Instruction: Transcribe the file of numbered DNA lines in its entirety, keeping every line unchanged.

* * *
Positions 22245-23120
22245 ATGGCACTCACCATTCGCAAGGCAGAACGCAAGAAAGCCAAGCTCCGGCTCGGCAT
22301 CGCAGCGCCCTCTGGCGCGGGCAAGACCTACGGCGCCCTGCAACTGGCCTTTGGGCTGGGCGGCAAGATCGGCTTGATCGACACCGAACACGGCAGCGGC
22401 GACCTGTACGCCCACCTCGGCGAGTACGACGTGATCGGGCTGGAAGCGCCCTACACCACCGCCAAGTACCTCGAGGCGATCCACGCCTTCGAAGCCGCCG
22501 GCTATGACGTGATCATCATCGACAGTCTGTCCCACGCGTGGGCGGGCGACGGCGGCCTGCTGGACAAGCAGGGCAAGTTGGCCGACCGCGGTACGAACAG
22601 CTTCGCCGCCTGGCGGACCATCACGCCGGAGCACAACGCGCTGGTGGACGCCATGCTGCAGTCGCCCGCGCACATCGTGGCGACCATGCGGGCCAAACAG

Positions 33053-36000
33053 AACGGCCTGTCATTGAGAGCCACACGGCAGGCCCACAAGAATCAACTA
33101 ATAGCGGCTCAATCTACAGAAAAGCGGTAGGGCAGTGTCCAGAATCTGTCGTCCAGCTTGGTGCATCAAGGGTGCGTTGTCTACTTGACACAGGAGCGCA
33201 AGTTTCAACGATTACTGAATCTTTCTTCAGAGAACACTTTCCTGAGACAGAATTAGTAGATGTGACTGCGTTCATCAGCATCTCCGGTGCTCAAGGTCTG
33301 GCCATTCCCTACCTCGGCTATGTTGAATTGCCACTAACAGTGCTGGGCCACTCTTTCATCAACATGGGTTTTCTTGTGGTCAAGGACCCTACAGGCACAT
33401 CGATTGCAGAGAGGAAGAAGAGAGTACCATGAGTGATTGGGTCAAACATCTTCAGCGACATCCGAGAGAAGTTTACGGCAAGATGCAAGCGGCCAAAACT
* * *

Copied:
Positions 22245-23120
22245 ATGGCACTCACCATTCGCAAGGCAGAACGCAAGAAAGCCAAGCTCCGGCTCGGCAT
22301 CGCAGCGCCCTCTGGCGCGGGCAAGACCTACGGCGCCCTGCAACTGGCCTTTGGGCTGGGCGGCAAGATCGGCTTGATCGACACCGAACACGGCAGCGGC
22401 GACCTGTACGCCCACCTCGGCGAGTACGACGTGATCGGGCTGGAAGCGCCCTACACCACCGCCAAGTACCTCGAGGCGATCCACGCCTTCGAAGCCGCCG
22501 GCTATGACGTGATCATCATCGACAGTCTGTCCCACGCGTGGGCGGGCGACGGCGGCCTGCTGGACAAGCAGGGCAAGTTGGCCGACCGCGGTACGAACAG
22601 CTTCGCCGCCTGGCGGACCATCACGCCGGAGCACAACGCGCTGGTGGACGCCATGCTGCAGTCGCCCGCGCACATCGTGGCGACCATGCGGGCCAAACAG

Positions 33053-36000
33053 AACGGCCTGTCATTGAGAGCCACACGGCAGGCCCACAAGAATCAACTA
33101 ATAGCGGCTCAATCTACAGAAAAGCGGTAGGGCAGTGTCCAGAATCTGTCGTCCAGCTTGGTGCATCAAGGGTGCGTTGTCTACTTGACACAGGAGCGCA
33201 AGTTTCAACGATTACTGAATCTTTCTTCAGAGAACACTTTCCTGAGACAGAATTAGTAGATGTGACTGCGTTCATCAGCATCTCCGGTGCTCAAGGTCTG
33301 GCCATTCCCTACCTCGGCTATGTTGAATTGCCACTAACAGTGCTGGGCCACTCTTTCATCAACATGGGTTTTCTTGTGGTCAAGGACCCTACAGGCACAT
33401 CGATTGCAGAGAGGAAGAAGAGAGTACCATGAGTGATTGGGTCAAACATCTTCAGCGACATCCGAGAGAAGTTTACGGCAAGATGCAAGCGGCCAAAACT